Posts from the ‘Education’ Category

A scientist is never certain. … We absolutely must leave room for doubt or there is no progress and there is no learning.

Richard Feynman (via explore-blog)

A key difference between knowing and believing.

Bill Nye on the danger of not believing in long-term evolution.

ikenbot:

How to Build a Planet: Heavy Metals Are Key Ingredients

Image: An artist conception of a newly formed star surrounded by a swirling protoplanetary disk of dust and gas, where debris coalesces to create rocky ‘planetesimals’ that collide and grow to eventually form planets. A new study suggests small rocky planet may actually be widespread in our Milky Way galaxy. Credit: University of Copenhagen, Lars A. Buchhave

Planets may not be able to form without a heaping helping of heavy elements such as silicon, titanium and magnesium, a new study suggests.

Stars that host planets have higher concentrations of such “metals” — astronomer-speak for elements heavier than hydrogen and helium — compared to iron than do planetless stars, the study found.

“To form planets, one needs heavy elements,” said lead author Vardan Adibekyan, of the Centre for Astrophysics of the University of Porto in Portugal.

Connected at birth

Planets coalesce from the disk of dust and gas left over after the birth of their parent star. According to the leading theory of planet formation, the core accretion model, small particles clump together, growing larger and larger until they produce protoplanets.

Scientists have long suspected that stars with higher metallicities are more likely to have planets orbiting them. Iron has long been a primary indicator.

“Usually, in stellar physics, people use the iron content as a proxy of overall metallicity,”

Full Article

jtotheizzoe:

An Interactive Simulation to Count Alien Worlds

Enrico Fermi famously asked, in his paradoxical analysis of the likely existence of extraterrestrial life, “Where is everybody?” If there are a certain (large) number of planets in the universe that are habitable, then a subset of these (also a large number) should be inhabited. Any civilization that formed, given enough time, could develop the means for interstellar communication or travel.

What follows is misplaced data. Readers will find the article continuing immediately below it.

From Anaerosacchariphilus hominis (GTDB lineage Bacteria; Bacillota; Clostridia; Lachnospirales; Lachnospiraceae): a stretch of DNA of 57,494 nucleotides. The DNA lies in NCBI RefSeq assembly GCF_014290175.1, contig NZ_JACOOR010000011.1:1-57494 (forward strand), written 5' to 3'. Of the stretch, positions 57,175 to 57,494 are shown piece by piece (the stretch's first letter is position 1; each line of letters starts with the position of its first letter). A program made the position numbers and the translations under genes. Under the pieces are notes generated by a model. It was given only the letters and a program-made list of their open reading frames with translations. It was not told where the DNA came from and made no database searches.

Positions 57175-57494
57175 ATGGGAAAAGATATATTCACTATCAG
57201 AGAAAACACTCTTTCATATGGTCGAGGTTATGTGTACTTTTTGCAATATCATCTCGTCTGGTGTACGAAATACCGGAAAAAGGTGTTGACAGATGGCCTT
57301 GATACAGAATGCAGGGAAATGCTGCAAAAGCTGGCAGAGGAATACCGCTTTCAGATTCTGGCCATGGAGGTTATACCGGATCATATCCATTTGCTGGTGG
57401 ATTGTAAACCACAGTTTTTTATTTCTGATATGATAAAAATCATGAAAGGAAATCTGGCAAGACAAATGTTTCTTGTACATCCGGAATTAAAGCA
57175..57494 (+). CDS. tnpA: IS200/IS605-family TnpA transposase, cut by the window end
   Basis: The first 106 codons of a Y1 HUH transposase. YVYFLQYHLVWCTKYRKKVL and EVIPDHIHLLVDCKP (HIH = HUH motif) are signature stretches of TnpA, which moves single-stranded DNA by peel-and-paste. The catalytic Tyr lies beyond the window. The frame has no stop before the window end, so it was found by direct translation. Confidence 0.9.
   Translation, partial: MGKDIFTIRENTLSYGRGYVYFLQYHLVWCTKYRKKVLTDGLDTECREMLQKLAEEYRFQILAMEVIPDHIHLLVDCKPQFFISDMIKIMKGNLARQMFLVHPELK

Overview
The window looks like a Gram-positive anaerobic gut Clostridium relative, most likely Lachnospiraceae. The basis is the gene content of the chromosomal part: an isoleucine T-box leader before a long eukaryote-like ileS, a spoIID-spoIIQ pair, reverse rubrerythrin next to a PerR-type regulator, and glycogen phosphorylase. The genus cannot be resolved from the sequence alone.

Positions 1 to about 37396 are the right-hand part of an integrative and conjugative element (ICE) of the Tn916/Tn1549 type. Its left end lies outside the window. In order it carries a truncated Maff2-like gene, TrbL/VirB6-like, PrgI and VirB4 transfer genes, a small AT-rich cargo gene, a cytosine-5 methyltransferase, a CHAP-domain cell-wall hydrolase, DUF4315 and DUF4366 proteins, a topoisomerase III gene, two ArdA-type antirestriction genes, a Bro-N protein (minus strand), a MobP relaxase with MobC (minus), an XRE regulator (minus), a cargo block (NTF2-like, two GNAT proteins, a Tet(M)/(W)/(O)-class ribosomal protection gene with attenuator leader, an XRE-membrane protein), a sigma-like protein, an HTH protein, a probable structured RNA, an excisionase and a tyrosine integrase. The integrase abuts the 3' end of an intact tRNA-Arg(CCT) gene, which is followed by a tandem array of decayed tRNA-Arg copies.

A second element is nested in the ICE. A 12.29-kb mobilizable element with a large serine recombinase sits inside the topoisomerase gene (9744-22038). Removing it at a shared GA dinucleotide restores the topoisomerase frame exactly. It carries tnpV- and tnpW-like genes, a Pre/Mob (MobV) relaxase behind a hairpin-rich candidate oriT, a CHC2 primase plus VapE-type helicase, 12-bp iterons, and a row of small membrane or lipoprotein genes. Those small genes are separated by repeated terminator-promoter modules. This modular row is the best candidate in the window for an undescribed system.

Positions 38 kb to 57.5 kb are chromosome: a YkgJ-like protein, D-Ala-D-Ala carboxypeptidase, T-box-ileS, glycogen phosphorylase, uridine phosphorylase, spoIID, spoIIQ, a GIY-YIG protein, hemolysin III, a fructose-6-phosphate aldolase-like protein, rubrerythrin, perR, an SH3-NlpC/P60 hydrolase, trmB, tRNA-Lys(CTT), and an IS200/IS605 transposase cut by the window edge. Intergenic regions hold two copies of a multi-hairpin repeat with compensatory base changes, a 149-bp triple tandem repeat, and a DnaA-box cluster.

So yeah, “Where is everybody?

Years later, Frank Drake developed a precise equation to calculate the likely number of inhabitable worlds within range of observation or communication from Earth. Well, it’s as precise as you define it, anyway, given that the variables that go in are just that – variable. Things like how long it would take a civilization to develop communication, how long said civilization would last, how many stars and planets are estimated to exist … just the basics.

It’s called the Drake Equation, and thanks to the stupendous folks over at BBC Future, you can go tweak the equation with an interactive tool! Click here to start defining your galaxial parameters and see how many civilizations you think should exist.

I’m getting some pretty big numbers . . !

(via BBC, tip o’ the SETI dish to Russ Creech)

Played around with this some earlier, definitely worth checking out. It’s important to remember that the Drake Equation is an approximation and many factors that we’re a little unsure about go into it.

On the other hand, even setting most of the variables very low results in several billion planets with life on them. We should be able to develop interstellar communication in a manner that is observable and understandable within our lifetimes..right? Please?

sciencepopularis:

Nikola Tesla museum fundraising reaches $700,000